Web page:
2. Avoid the top half of the east bank of Loch Lomond. In summer you can get a ferry to the west bank from Rowardennan or (if you don’t mind a little pushing & technical single track) Inversnaid, but in winter consider taking the cycle route that follows the A82 from Balloch to Tarbet then either brave the main road for 10 miles or hop on the train for one stop.
3. Use a sturdy mountain bike (not a tourer) and have it serviced before you go.
4. Slightly over-inflate your rear tyre to reduce the risk of pinch flats.
5. Don’t expect to cover too many miles. The energy expenditure of this type of riding is roughly three times that of loaded touring, so divide your usual average daily mileage by three to give an idea of how far you’ll get.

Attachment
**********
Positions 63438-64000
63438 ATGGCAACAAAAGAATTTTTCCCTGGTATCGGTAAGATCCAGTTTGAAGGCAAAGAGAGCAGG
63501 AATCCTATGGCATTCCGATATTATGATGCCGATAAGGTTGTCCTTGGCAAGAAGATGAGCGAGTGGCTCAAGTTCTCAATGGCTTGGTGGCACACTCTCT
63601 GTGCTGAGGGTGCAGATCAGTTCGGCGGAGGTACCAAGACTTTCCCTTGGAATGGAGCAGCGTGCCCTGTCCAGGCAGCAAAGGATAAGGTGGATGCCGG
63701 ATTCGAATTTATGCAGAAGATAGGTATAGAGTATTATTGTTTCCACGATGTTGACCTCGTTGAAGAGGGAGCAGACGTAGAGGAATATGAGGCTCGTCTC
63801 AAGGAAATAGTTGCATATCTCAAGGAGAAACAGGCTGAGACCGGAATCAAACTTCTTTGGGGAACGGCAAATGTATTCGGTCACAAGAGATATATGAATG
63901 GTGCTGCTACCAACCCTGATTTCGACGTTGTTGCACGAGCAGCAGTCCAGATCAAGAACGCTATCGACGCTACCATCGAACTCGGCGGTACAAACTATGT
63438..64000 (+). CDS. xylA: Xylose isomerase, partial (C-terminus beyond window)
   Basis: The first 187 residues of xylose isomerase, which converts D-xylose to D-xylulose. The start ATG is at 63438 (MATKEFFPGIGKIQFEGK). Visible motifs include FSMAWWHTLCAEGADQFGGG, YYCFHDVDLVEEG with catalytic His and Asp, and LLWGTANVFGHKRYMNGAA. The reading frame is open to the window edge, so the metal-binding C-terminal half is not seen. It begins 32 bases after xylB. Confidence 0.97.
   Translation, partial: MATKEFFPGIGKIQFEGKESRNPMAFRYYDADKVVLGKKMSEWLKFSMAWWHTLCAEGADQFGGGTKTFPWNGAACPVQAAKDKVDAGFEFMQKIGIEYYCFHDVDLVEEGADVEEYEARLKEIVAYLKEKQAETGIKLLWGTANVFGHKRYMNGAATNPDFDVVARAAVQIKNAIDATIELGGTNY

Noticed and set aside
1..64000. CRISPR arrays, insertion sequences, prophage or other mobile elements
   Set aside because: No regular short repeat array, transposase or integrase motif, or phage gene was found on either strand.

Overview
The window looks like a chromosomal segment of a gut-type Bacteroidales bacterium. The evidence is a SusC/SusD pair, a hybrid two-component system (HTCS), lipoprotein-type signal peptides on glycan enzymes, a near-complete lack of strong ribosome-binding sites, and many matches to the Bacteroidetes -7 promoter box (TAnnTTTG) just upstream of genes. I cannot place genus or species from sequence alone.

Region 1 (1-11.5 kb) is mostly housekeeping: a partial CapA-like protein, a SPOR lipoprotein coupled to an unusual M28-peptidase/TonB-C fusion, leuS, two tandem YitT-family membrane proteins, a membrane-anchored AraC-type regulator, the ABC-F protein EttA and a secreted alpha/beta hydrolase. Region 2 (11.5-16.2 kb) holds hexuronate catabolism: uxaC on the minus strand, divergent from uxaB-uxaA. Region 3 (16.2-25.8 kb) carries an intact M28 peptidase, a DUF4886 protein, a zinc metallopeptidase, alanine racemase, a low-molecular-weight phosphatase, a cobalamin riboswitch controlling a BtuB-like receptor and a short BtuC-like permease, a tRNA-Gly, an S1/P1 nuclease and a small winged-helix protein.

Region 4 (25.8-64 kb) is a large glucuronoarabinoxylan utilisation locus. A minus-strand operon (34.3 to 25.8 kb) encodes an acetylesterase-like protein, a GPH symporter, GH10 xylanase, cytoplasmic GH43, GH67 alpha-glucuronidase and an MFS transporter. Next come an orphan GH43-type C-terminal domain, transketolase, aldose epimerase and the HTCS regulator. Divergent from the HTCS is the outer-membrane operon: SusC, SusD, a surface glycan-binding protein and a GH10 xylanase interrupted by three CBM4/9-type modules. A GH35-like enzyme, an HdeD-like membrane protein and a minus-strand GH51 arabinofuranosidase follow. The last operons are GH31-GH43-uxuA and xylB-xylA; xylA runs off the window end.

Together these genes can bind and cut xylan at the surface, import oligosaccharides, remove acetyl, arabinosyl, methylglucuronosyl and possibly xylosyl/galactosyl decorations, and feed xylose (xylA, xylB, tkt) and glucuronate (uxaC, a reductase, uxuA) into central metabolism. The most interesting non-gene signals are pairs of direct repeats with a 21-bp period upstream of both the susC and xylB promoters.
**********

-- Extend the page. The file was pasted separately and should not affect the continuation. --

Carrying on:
6. Get in shape. You’ll enjoy it a whole lot more if you aren’t gasping for breath.
7. Brush up on your technical skills.
8. Pack light, but do take spare tubes, basic tools and wet weather gear. From May to September take midge repellent and October to April pack for the cold and take lights (mid-winter will only yield 7 hours of daylight). A phone, compass, maps and GPS aren’t essential but are safe precautions.
9. Don’t creep up on wildlife or the hikers.
10. Be prepared for one of the most amazing rides of your life!